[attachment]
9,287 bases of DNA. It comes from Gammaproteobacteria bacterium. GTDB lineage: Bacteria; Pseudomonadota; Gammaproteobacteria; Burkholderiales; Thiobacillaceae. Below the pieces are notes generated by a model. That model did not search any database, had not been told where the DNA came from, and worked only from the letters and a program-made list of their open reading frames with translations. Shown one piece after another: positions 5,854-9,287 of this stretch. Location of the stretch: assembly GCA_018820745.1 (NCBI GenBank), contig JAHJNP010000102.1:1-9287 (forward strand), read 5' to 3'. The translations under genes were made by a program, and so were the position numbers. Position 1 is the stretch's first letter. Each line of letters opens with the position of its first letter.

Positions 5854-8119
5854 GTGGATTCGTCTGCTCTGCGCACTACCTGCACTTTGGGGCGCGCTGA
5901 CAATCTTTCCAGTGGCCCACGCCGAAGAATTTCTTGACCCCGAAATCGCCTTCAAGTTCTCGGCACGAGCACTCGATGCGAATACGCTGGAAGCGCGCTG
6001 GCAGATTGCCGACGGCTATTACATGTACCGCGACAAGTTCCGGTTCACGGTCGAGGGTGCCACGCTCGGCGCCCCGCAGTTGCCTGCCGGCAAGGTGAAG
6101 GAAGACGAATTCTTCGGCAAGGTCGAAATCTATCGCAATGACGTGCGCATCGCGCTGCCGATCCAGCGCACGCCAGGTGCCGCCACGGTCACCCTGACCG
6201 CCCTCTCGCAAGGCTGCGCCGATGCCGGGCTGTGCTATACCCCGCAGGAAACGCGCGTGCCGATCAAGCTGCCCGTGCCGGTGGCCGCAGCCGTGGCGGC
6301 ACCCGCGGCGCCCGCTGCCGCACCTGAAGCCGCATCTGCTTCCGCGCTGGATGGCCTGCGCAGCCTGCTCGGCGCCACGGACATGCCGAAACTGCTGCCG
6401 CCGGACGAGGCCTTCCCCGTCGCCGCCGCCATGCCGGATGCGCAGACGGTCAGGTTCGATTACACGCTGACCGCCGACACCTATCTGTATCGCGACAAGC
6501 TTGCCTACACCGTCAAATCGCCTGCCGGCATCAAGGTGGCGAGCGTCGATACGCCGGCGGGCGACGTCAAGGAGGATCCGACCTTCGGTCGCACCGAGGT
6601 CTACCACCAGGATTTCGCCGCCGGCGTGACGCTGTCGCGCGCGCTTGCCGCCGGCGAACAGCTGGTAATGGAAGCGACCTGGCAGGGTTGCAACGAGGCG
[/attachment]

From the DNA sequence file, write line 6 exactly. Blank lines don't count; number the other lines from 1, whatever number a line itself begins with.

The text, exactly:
6101 GAAGACGAATTCTTCGGCAAGGTCGAAATCTATCGCAATGACGTGCGCATCGCGCTGCCGATCCAGCGCACGCCAGGTGCCGCCACGGTCACCCTGACCG